King's Lynn Care Agencies

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Kings Lynn Factfile:

Location of Kings Lynn: Norfolk, East Anglia, Eastern England, United Kingdom.

Post Code for Kings Lynn: PE30

Kings Lynn Dialling Code: 01553

Population of Kings Lynn: 42,800 (Census 2011)

Ordnance Survey Map Reference for Kings Lynn: TF62390

Originally referred to as Lynn or Lin (and later as Bishop's Lynn), the vibrant town of King's Lynn, Norfolk was in past times one of the most significant seaports in Britain. King's Lynn now has a population of around 42,800 and lures in a fairly large amount of tourists, who come to absorb the background of this charming city and also to get pleasure from its countless great places of interest and live entertainment possibilities. The name of the town derives from the Celtic term for "pool or lake" and doubtless refers to the fact that this spot was in the past engulfed by a considerable tidal lake.

The town stands on the Wash in Norfolk, the massive bite out of England's east coast where King John is alleged to have lost all his Crown Jewels in the early thirteenth century. He had been entertained by the citizens of Lynn (as it was then called), then a successful port, but was caught by an especially fast rising October high tide as he made his way westwards over dangerous marshes towards Newark and the treasure was lost forever. Soon afterwards, King John passed away of a surfeit of lampreys (or a surfeit of peaches), dependant upon which report you believe. Currently King's Lynn is a natural hub, the hub for business between the eastern counties and the Midlands, the train terminus of the London, Cambridge, Ely main line, and the bridge which connects 'high' Norfolk heading toward the city of Norwich in the east, with 'low' Norfolk, the flat marshes and fenlands to the south of the Wash.

Kings-lynn-river-great-ouseThe royal connections with King's Lynn tend to be much stronger in these modern times than in the times of King John. A few kilometres in the direction of the north-east you will find Sandringham House, a private estate owned by the Queen. The town itself sits mainly on the easterly bank of the estuary of the wide, muddy River Great Ouse. A number of the roads around the river, particularly the ones near to the the famous St Margaret's Church, remain much as they were a couple of centuries ago.

If you are looking for a focal point in the town then it would almost definitely be the ancient Tuesday Market Place , especially in recent times since the old Corn Exchange has been transformed into a key entertainment centre. The vast majority of structures around the Tuesday Market Place are Victorian or even earlier than this. These buildings include the impressive Duke's Head Hotel, constructed in 1683, and a grade II listed building ever since 1951, the Corn Exchange (1854) and the Globe Hotel (first constructed in 1650).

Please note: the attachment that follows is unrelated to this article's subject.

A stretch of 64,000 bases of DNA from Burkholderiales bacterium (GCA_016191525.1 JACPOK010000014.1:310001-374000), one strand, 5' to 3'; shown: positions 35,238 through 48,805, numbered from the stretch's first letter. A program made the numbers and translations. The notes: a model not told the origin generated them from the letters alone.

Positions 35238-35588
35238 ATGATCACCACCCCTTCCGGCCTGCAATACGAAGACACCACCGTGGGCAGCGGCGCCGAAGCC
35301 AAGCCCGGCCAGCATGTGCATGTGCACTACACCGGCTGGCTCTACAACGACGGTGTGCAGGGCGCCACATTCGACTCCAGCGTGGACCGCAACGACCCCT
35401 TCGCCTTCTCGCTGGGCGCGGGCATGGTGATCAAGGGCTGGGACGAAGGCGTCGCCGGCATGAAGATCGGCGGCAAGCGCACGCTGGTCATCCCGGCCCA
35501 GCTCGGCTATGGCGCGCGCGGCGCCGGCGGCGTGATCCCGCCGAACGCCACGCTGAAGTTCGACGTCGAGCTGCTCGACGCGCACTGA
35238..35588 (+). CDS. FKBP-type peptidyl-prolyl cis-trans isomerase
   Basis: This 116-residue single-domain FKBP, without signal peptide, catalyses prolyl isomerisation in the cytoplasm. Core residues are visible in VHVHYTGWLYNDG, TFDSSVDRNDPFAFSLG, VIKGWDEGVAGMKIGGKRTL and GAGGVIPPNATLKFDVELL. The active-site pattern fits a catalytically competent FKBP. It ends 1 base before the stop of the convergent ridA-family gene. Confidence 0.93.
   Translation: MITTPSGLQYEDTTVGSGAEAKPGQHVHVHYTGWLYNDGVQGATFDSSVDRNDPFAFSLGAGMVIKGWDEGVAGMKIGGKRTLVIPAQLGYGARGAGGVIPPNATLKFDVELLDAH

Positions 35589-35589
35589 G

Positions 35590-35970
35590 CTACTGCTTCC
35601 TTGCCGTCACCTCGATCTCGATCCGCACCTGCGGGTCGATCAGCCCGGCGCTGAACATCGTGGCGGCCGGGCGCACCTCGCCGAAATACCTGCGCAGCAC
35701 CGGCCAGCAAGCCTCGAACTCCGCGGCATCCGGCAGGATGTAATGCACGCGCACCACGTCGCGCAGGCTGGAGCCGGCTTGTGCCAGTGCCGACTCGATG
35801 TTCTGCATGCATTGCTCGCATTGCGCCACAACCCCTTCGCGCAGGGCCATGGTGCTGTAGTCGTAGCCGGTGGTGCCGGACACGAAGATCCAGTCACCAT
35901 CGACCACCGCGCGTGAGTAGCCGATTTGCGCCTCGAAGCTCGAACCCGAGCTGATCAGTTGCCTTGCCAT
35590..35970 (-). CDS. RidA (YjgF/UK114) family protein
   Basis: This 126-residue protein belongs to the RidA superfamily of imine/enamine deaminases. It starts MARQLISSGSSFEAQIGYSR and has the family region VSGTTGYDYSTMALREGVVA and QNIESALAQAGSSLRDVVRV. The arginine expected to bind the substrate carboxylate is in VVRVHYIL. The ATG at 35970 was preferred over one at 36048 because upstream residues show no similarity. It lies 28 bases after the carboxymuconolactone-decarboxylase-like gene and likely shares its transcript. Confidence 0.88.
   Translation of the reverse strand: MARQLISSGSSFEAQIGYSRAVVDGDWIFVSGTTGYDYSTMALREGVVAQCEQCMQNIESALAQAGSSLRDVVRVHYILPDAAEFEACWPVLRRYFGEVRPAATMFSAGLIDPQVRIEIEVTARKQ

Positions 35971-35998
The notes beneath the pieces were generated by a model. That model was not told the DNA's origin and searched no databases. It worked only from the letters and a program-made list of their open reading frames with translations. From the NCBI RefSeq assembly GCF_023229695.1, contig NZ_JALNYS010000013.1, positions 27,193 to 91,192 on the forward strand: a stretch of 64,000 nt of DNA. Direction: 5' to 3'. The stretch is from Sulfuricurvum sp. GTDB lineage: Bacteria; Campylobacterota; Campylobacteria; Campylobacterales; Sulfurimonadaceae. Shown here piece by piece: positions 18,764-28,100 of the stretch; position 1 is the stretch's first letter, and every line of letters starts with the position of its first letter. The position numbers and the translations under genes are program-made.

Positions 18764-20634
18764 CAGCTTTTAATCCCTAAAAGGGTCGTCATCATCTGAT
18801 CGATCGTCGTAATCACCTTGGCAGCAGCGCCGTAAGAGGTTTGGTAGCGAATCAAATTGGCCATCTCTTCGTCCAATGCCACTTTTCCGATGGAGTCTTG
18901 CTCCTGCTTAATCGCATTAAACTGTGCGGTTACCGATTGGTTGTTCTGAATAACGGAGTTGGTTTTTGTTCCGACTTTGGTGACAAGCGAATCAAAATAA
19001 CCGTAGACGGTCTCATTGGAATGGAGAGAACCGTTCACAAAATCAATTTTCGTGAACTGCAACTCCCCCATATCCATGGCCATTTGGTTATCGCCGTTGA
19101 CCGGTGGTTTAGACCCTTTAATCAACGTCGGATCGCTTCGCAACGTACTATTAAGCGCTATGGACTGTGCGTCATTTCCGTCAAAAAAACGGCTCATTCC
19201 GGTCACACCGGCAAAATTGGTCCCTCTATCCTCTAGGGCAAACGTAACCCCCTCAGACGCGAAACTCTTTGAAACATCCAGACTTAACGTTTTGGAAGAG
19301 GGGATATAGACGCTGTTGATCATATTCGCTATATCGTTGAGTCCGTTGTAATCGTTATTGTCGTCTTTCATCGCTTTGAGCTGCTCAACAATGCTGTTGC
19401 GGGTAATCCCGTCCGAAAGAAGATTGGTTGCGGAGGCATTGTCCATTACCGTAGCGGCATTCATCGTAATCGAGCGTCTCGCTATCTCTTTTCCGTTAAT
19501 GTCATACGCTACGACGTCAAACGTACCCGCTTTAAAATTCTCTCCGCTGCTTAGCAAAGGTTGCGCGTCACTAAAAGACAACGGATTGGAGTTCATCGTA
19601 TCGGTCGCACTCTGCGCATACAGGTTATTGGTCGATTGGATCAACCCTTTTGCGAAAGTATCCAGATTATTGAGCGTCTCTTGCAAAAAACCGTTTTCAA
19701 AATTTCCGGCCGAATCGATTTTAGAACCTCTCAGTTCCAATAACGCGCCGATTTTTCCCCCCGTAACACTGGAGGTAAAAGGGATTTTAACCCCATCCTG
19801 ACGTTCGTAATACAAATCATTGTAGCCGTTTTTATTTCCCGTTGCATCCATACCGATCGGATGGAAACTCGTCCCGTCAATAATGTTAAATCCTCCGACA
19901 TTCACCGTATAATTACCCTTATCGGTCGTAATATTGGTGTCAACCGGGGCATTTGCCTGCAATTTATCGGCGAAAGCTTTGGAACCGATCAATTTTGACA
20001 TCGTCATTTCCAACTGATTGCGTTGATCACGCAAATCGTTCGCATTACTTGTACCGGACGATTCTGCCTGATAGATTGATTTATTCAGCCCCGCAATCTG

The History of King's Lynn - In all likelihood in the beginning a Celtic settlement, and undoubtedly settled in Anglo Saxon times it was named simply as Lun in the 1086 Domesday Book, and controlled by Bishop Almer of Elmham. The town was only called King's Lynn during the 16th C, and had formerly been named Bishop's Lynn (and just Lynn previous to that), the Bishop's portion of the name was assigned because it was controlled by a Bishop, who set up a Benedictine priory there in the late 11th century, and it was this Bishop who originally granted the town the charter to hold a weekly street market in 1101. It was likewise at about this time period that the first Church of St Margaret was built.

Bishop's Lynn progressively grew to become a significant trading centre and port, with merchandise like grain, wool and salt being shipped out by way of the harbor. By the arrival of the fourteenth century, Bishop's Lynn was among the main ports in Britain and much trade was done with the Hanseatic League members (German and Baltic merchants), and the Hanseatic Warehouse in St Margaret's Lane being constructed for them in the late 15th C.

The town lived through a pair of significant disasters in the 14th C, the first in the form of a major fire which demolished a lot of the town, and secondly with the Black Death, a horrific plague which claimed the lives of about fifty percent of the occupants of the town during the time period 1348-49. In 1537, during the reign of Henry the 8th, the town was taken over by the monarch as opposed to a bishop and was after this known as King's Lynn, one year afterwards the King also closed down the Benedictine Priory during his Dissolution of the Monasteries (1536 to 1541).